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Singularities and quantized space time

Discrete space time quanta would solve the problems of infinite densities for singularities in General Relativity and Quantum Gravity by imposing a non zero limit on the minimum radius of black holes. ...
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Do singularities have a “real” as opposed to mathematical or idealized existence?

I was thinking of, for example a Schwarzchild metric at r=0, i.e. the gravitational singularity, a point of infinite density. I realise that there are different types of singularities--timelike, ...
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Proof of conservation of information [duplicate]

After listening of some lectures of Leonard Susskind about black holes, he mentioned that conservation of information is one of the foundations of physics. After searching the web I cannot seem to ...
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What does “all future lies within the event horizon” mean?

I was trying to find an answer as to why light does not escape black holes and I stumbled upon this Phys.SE question. In the answer it said that: "Since all future lies within the event horizon, ...
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Relativistic Computation?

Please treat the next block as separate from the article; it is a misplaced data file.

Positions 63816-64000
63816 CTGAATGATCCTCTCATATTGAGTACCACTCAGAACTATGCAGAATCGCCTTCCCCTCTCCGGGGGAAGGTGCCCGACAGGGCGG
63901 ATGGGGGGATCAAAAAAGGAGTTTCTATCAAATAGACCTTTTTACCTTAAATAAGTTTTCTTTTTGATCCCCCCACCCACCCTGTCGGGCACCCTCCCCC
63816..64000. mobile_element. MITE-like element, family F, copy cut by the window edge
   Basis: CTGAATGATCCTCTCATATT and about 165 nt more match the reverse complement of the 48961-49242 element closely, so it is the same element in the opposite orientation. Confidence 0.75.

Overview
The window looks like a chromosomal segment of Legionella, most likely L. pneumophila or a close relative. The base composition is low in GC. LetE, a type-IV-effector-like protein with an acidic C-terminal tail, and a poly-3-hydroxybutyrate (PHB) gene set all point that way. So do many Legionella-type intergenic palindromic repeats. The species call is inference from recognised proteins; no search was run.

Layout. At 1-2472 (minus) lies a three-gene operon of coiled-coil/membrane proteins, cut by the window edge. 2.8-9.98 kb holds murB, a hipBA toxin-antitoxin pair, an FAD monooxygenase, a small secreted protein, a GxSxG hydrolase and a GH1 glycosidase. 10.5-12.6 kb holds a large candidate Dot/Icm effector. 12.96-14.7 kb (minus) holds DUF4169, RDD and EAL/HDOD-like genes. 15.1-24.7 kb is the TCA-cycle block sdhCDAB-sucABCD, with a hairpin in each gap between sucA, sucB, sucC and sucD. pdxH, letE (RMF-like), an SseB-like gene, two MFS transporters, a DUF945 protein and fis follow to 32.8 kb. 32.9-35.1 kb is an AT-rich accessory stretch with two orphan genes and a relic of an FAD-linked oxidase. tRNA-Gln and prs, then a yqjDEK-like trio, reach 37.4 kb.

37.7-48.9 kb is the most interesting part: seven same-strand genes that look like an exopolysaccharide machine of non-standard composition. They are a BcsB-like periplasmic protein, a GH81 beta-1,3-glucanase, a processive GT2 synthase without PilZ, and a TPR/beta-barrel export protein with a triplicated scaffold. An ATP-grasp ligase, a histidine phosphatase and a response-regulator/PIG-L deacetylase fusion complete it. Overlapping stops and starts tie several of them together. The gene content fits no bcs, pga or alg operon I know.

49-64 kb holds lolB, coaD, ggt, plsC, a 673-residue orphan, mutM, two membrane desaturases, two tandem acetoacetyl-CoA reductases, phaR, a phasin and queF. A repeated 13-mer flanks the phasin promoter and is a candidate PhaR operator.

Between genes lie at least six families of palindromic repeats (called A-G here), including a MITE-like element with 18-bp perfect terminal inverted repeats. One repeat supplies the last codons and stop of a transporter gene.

Is it possible to employ relativity to develop computational technology? Here is a really basic example: Build a Computer and Feed it the Problem (say the problem is projected to take 10 years to ...
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Diving into a charged (Reissner-Nordstrom) Black hole

Apparently there are two event horizons in this type of black hole, where the second one is known as the Cauchy horizon. According to Carroll, if you go into the first one, you will fall until you ...
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Gauss-Bonnet theorem in the Hawking/Ellis book

At the page 336 of Hawking, Ellis: The Large Scale Structure of Space-Time, the Gauss-Bonnet theorem is stated as $$\int_H \hat{R}\ d\hat{S} = 2\pi \chi(H) \qquad (1)$$ with $$\hat{R} = R_{abcd} ...